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XHTML 1.0: Marking up a new dawn | February 15, 2001 | “So what exactly is XHTML 1.0 and what does it mean to the Web developer? I'll start with the W3C's description: XHTML 1.0 is a reformulation of HTML as an XML application. This means that if you're authoring a document in XHTML 1.0, you are applying the rules and concepts inherent to XML to your Web markup. The dangling question naturally is: Can XHTML 1.0 be used to mark up my Web documents today? The answer is a resounding 'yes!' All you need to do is learn how to structure documents properly, choose the correct document type definition (DTD) for your needs, and learn a few new ways of managing your code development.”

XHTML-to-RSS Extractor | August 24, 2000 | “This service uses a generic webdata transformation service (an XSLT server) to convert from a dialect of XHTML to the proposed RSS 1.0 channel format. Goal: author in XHTML, syndicate in RSS. ...Specifically, we provide a Web form that you can use to turn certain kinds of HTML document into the proposed RSS 1.0 channel / syndication format. This approach is designed to free content authors from the technical detail of evolving formats such as RSS, WAP/WML, RDF etc. Instead of learning dozens of new acronyms, content creators can produce XHTML documents, and have software tools do the rest.”

Introduction to XHTML: Differences with HTML 4 | July 11, 2000 | “XHTML? Find out how the XHTML 1.0 Recommendation, successor to HTML4, can help you prepare your site for the Web of the future with this article by WDVL's founder, Alan Richmond. Learn what XHTML is all about, why you will want to learn to use it, and where it's going to take the Web.”

Introduction to XHTML, with eXamples | Feb 9, 2000 | “XHTML 1.0 is the first step toward a modular and extensible web based on XML (Extensible Markup Language). It provides the bridge for web designers to enter the web of the future, while still being able to maintain compatibility with today's HTML 4 browsers. It is the reformulation of HTML 4 as an application of XML. It looks very much like HTML 4, with a few notable exceptions, so if you're familiar with HTML 4, XHTML will be easy to learn and use. XHTML 1.0 was released on January 26th as a Recommendation by the W3C.”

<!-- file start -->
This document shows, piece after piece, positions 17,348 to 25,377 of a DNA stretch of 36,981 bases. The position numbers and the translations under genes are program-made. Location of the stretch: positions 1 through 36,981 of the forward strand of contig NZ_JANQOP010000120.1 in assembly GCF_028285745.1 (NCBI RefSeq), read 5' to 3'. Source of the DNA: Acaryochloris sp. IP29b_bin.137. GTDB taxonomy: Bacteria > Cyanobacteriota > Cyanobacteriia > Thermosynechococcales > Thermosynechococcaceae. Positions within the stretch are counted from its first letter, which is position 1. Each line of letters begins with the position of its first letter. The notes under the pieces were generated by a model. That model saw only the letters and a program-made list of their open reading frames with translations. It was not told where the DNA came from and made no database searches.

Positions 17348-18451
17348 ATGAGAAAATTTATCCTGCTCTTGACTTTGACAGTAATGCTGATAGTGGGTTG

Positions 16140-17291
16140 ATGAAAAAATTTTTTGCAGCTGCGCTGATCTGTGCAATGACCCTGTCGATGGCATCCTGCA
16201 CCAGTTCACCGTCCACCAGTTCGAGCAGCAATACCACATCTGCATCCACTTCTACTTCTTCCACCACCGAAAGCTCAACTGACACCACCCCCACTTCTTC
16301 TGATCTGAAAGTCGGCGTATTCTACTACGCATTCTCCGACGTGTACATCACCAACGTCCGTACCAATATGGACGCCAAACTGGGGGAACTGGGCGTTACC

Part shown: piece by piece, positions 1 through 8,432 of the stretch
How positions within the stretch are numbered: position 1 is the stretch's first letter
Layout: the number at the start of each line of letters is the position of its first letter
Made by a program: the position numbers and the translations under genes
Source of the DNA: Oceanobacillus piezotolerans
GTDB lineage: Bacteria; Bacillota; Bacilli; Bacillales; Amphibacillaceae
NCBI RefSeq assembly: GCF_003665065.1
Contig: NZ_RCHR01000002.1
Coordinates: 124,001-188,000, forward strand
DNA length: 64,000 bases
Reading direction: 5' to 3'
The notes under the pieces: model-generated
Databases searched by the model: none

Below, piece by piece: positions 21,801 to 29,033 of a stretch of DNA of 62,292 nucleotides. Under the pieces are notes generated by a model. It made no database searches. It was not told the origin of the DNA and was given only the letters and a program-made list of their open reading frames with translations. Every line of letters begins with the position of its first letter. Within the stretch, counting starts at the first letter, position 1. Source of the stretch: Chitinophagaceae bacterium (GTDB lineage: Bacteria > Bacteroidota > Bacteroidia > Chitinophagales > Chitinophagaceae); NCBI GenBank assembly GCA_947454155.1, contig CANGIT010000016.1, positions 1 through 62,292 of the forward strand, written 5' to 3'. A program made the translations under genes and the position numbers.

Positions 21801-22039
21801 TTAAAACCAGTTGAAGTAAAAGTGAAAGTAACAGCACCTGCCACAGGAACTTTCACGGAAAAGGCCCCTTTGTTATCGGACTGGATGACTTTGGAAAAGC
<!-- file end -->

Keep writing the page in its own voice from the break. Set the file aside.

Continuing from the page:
XHTML protocol gets thumbs up from Net group | Jan 29, 2000 | “Traditional HTML — the computer language commonly referred to as the lingua franca of the Web — was officially put out to pasture [recently] with the introduction of its successor: XHTML. XML, also a W3C recommendation, lets anyone define new Web languages and tag digital documents to make it easier for computers to read and manipulate them. Fortunately for Web markup pioneer HTML (Hypertext Markup Language), XHTML is 'backwards-compatible' — meaning that Web developers will not have to rewrite their pages in the new markup language. In addition, most browsers currently in use will be able to read XHTML documents — such as the W3C's home page — without an upgrade.” Via zeldman.com.

XHTML™ 1.0: The Extensible HyperText Markup Language | Jan 28, 2000 | A reformulation of HTML 4 in XML 1.0. This is my favorite part, from the Differences with HTML 4 section: “4.1 Documents must be well-formed.” Good luck! Anyway, this is how Jeffrey Zeldman summed it up: “One language (like HTML, but better) that lets you create sites that work on cell phones as well as the desktop. Sites that can include text, database functionality (think: Amazon.com) and even lush media like moving images and music. The next few years should be very interesting.”

xhtml.org | Archive | “XHTML is an acronym for 'eXtensible HyperText Markup Language,' a reformulation of HTML 4.0 as an XML 1.0 application. XHTML provides the framework for future extensions of HTML and aims to replace HTML in the future.”

encyclozine.com/WD/XHTML/ | Archive | Introduction to XHTML, with eXamples. Also see this intro.

XHTML - News | Archive | A list of links to other information sources on XHTML and related subjects.

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